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Therapeutic Satisfaction and Subjective Effects of Different Strains of Pharmaceutical-Grade Cannabis.

“The aims of this study are to assess the therapeutic satisfaction within a group of patients using prescribed pharmaceutical-grade cannabis and to compare the subjective effects among the available strains with special focus on their delta-9-tetrahydrocannabinol and cannabidiol content…

One hundred two patients were included; their average age was 53 years and 76% used it for more than a year preceding this study. Chronic pain (53%; n = 54) was the most common medical indication for using cannabis followed by multiple sclerosis (23%; n = 23), and 86% (n = 88) of patients (almost) always experienced therapeutic satisfaction when using pharmaceutical cannabis.

These results show that patients report therapeutic satisfaction with pharmaceutical cannabis, mainly pain alleviation. Some subjective effects were found to differ among the available strains of cannabis, which is discussed in relation to their different tetrahydrocannabinol/cannabidiol content. These results may aid in further research and critical appraisal for medicinally prescribed cannabis products.”

http://www.ncbi.nlm.nih.gov/pubmed/24747979

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The cannabinoid delta(9)-tetrahydrocannabinol inhibits RAS-MAPK and PI3K-AKT survival signalling and induces BAD-mediated apoptosis in colorectal cancer cells.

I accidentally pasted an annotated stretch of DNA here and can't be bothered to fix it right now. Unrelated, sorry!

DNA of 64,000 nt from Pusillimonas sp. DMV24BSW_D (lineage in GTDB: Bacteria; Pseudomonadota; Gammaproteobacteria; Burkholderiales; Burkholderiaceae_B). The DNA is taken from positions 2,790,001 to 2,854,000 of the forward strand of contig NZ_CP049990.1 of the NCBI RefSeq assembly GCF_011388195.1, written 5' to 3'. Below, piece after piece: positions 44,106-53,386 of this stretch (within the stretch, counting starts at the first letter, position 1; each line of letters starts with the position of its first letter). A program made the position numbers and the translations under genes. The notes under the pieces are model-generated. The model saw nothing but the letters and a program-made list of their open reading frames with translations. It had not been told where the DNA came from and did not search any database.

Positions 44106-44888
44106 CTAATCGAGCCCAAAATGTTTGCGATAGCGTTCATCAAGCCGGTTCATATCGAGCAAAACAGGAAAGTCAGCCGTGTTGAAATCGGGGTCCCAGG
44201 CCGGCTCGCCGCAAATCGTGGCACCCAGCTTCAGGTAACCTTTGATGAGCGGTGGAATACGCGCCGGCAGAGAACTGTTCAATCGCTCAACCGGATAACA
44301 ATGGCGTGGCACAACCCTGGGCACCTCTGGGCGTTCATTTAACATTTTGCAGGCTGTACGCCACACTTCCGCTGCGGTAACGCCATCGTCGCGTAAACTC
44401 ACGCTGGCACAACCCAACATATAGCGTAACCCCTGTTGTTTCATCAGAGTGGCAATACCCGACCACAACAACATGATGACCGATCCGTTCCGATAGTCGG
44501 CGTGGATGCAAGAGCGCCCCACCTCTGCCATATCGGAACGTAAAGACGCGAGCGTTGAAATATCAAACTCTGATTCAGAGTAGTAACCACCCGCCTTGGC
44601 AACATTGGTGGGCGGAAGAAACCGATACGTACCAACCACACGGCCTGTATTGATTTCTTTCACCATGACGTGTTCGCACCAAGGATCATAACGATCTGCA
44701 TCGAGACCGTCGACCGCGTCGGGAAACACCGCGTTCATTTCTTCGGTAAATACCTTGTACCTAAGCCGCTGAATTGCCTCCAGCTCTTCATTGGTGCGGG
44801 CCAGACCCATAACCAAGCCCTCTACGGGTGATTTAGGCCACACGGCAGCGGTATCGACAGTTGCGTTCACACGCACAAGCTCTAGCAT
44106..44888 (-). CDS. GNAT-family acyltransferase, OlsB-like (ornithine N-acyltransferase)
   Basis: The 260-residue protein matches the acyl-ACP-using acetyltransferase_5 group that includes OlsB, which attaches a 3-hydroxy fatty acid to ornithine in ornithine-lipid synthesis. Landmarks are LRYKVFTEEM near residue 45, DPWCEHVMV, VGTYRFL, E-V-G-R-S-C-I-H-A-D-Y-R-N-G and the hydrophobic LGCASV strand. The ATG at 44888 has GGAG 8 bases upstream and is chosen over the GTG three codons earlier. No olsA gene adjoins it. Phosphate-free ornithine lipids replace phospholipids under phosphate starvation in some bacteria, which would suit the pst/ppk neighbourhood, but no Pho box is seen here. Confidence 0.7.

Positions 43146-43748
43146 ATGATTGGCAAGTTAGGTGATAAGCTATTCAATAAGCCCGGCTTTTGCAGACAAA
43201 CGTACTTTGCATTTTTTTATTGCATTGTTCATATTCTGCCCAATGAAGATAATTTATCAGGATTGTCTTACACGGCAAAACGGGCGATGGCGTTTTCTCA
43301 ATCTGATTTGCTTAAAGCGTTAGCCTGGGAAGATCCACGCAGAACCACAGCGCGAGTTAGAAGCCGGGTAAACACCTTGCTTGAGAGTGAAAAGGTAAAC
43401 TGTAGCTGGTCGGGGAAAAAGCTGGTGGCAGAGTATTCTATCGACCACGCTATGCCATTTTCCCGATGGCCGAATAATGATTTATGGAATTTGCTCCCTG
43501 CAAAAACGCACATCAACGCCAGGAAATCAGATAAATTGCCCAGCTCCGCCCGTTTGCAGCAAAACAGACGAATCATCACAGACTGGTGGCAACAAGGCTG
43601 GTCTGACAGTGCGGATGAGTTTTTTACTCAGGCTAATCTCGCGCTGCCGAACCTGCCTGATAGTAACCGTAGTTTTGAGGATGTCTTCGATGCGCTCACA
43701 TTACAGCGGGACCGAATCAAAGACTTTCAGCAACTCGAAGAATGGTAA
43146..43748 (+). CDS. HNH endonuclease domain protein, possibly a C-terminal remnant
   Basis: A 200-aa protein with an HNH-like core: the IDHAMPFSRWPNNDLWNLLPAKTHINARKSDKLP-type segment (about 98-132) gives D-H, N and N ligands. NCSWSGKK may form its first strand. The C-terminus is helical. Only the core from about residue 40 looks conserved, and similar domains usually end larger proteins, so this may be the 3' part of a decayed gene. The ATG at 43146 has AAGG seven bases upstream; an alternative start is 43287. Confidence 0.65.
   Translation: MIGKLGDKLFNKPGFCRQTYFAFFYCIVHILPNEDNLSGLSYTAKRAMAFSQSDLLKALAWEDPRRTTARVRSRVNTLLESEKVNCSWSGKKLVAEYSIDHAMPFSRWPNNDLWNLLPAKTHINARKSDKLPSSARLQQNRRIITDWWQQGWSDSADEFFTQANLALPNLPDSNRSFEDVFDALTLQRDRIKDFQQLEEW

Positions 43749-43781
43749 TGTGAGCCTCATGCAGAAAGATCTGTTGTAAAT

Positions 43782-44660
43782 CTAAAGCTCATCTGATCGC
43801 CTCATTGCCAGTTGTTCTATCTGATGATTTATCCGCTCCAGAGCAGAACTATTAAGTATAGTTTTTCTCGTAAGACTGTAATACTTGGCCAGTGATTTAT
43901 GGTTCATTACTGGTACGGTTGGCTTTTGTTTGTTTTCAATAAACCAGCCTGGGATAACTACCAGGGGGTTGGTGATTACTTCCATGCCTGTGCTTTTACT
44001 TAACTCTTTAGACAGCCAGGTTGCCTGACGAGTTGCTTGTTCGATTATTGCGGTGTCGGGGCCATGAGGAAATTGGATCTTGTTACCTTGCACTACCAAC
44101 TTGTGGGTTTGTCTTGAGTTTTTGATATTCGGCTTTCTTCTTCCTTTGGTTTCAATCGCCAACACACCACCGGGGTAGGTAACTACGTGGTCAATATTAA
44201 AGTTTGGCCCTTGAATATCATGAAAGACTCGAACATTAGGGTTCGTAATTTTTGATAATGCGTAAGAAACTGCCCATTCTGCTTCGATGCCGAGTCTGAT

“…there is considerable interest in therapeutics that can modulate survival signalling pathways and target cancer cells for death. There is emerging evidence that cannabinoids, especially Delta(9)-tetrahydrocannabinol (THC), may represent novel anticancer agents, due to their ability to regulate signalling pathways critical for cell growth and survival.

Here, we report that CB1 and CB2 cannabinoid receptors are expressed in human colorectal adenoma and carcinoma cells, and show for the first time that THC induces apoptosis in colorectal cancer cells…

The use of THC, or selective targeting of the CB1 receptor, may represent a novel strategy for colorectal cancer therapy.”

http://www.ncbi.nlm.nih.gov/pubmed/17583570

http://www.thctotalhealthcare.com/category/colon-cancer/

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Cannabinoid inhibits HIV-1 Tat-stimulated adhesion of human monocyte-like cells to extracellular matrix proteins.

“The aim of this study was to assess the effect of select cannabinoids on human immunodeficiency virus type 1 (HIV-1) transactivating (Tat) protein-enhanced monocyte-like cell adhesion to proteins of the extracellular matrix (ECM)…

KEY FINDINGS:

THC and CP55,940 inhibited Tat-enhanced attachment of U937 cells to ECM proteins in a mode that was linked to the cannabinoidreceptor type 2 (CB2R). The cannabinoid treatment of Tat-activated U937 cells was associated with altered β1-integrin expression and distribution of polymerized actin, suggesting a modality by which these cannabinoids inhibited adhesion to the ECM.

SIGNIFICANCE:

The blood-brain barrier (BBB) is a complex structure that is composed of cellular elements and an extracellular matrix (ECM). HIV-1 Tat promotes transmigration of monocytes across this barrier, a process that includes interaction with ECM proteins.